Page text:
November 17, 2018 – February 2, 2019
Curator: Michèle Thériault
The Ellen Gallery is presenting the first solo exhibition in Canada of the Belgian artist Vincent Meessen. He has developed a project around the “color of history” through his new film Ultramarine featuring Kain, an exiled African-American poet and performer whose spoken word performances and recordings in the late sixties are widely cited as a primary influence on the development rap. In relation to notions of errantry, the blues of exile and the revolutionary power of the word, Meessen’s exhibition also excavates the archive of Patrick Straram, an exiled French pre-situationist and jazz aficionado, who immigrated to British Columbia in the mid 50s, then Montreal where he lived freely as a writer, poet, actor, music and film critic. Meessen links these asymmetric trajectories to a local event which marked the struggle for emancipation of Black and Caribbean people in Canada, the Sir George Williams Affair which took place in the Computer Center of the university that incorporated as Concordia University in 1976.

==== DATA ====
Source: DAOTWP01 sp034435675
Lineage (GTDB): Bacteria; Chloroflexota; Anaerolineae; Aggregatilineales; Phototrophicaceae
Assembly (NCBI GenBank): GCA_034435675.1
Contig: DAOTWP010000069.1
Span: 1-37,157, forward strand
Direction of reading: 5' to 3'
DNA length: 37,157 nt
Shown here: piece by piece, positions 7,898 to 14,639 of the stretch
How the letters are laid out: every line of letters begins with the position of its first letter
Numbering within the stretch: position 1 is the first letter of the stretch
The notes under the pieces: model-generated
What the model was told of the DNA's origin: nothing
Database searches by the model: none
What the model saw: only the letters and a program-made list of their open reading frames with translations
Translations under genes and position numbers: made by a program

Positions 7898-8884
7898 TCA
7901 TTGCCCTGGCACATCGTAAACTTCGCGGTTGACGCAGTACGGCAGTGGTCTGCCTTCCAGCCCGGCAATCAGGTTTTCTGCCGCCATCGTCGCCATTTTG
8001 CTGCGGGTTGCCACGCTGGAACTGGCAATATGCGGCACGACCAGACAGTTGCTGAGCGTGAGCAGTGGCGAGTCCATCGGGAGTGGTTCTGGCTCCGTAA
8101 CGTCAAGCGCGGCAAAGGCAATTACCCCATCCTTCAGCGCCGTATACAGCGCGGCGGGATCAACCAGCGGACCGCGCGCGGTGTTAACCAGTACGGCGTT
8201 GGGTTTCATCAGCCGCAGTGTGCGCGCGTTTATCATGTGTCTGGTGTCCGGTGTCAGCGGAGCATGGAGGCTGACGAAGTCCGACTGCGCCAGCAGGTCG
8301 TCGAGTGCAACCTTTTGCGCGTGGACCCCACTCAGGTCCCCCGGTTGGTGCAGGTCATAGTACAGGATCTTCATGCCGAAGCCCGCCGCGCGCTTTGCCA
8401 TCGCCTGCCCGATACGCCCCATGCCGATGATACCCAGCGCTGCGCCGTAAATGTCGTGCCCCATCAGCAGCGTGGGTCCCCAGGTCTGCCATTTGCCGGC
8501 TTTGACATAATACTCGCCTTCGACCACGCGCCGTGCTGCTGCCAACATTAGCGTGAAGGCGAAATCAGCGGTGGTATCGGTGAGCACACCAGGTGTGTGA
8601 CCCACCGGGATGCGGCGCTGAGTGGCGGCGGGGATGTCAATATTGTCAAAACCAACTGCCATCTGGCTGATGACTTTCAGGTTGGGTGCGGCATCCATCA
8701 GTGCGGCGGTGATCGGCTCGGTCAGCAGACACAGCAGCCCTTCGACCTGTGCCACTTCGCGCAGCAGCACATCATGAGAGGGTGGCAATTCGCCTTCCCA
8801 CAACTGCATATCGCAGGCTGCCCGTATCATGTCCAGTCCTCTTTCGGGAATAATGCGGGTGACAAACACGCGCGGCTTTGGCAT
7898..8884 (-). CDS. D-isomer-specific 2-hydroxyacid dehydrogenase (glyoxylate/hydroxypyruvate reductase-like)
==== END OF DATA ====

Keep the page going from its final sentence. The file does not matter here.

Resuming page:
Ultramarine was commissioned by Le Printemps de Septembre (Toulouse) for its 2018 edition. It was produced by Jubilee (Brussels) in collaboration with the Leonard & Bina Ellen Art Gallery, Concordia University (Montreal), and The Power Plant (Toronto) with support from VAF (Flanders Audiovisual Fund), Vlaamse Gemeenschap and the Nouveau Musée National de Monaco.
Vincent Meessen represented Belgium at the 56th Venice Biennale with the project Personne et les autres. His most recent exhibition Omar en mai was presented in Paris at the Centre Georges Pompidou in 2018 as France commemorated the 50th anniversary of May 68.